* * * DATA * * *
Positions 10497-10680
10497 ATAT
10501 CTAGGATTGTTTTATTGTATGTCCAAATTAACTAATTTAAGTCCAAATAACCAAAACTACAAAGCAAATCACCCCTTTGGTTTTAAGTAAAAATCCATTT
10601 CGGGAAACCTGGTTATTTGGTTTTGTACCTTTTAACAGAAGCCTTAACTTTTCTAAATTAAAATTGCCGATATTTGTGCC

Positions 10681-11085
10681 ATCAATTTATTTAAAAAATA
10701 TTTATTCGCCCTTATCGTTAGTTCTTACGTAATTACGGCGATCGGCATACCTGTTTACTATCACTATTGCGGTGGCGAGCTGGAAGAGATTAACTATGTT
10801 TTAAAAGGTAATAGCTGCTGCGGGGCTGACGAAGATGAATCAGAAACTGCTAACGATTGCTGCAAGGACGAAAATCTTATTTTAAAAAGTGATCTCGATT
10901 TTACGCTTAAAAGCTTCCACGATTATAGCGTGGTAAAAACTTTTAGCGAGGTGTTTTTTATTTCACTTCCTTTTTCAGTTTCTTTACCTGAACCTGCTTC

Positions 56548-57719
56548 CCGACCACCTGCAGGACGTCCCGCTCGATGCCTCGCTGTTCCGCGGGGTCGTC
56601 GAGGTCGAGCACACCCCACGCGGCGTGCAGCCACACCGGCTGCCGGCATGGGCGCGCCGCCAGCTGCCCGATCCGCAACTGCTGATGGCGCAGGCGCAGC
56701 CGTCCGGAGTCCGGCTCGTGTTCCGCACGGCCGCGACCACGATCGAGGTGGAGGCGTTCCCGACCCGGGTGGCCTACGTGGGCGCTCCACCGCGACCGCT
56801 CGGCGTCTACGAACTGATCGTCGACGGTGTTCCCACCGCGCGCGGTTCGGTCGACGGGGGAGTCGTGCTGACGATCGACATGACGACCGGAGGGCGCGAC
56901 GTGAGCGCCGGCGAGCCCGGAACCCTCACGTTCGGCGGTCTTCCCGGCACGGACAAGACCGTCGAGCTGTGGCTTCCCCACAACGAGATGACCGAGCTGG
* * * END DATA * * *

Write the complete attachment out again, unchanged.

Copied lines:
Positions 10497-10680
10497 ATAT
10501 CTAGGATTGTTTTATTGTATGTCCAAATTAACTAATTTAAGTCCAAATAACCAAAACTACAAAGCAAATCACCCCTTTGGTTTTAAGTAAAAATCCATTT
10601 CGGGAAACCTGGTTATTTGGTTTTGTACCTTTTAACAGAAGCCTTAACTTTTCTAAATTAAAATTGCCGATATTTGTGCC

Positions 10681-11085
10681 ATCAATTTATTTAAAAAATA
10701 TTTATTCGCCCTTATCGTTAGTTCTTACGTAATTACGGCGATCGGCATACCTGTTTACTATCACTATTGCGGTGGCGAGCTGGAAGAGATTAACTATGTT
10801 TTAAAAGGTAATAGCTGCTGCGGGGCTGACGAAGATGAATCAGAAACTGCTAACGATTGCTGCAAGGACGAAAATCTTATTTTAAAAAGTGATCTCGATT
10901 TTACGCTTAAAAGCTTCCACGATTATAGCGTGGTAAAAACTTTTAGCGAGGTGTTTTTTATTTCACTTCCTTTTTCAGTTTCTTTACCTGAACCTGCTTC

Positions 56548-57719
56548 CCGACCACCTGCAGGACGTCCCGCTCGATGCCTCGCTGTTCCGCGGGGTCGTC
56601 GAGGTCGAGCACACCCCACGCGGCGTGCAGCCACACCGGCTGCCGGCATGGGCGCGCCGCCAGCTGCCCGATCCGCAACTGCTGATGGCGCAGGCGCAGC
56701 CGTCCGGAGTCCGGCTCGTGTTCCGCACGGCCGCGACCACGATCGAGGTGGAGGCGTTCCCGACCCGGGTGGCCTACGTGGGCGCTCCACCGCGACCGCT
56801 CGGCGTCTACGAACTGATCGTCGACGGTGTTCCCACCGCGCGCGGTTCGGTCGACGGGGGAGTCGTGCTGACGATCGACATGACGACCGGAGGGCGCGAC
56901 GTGAGCGCCGGCGAGCCCGGAACCCTCACGTTCGGCGGTCTTCCCGGCACGGACAAGACCGTCGAGCTGTGGCTTCCCCACAACGAGATGACCGAGCTGG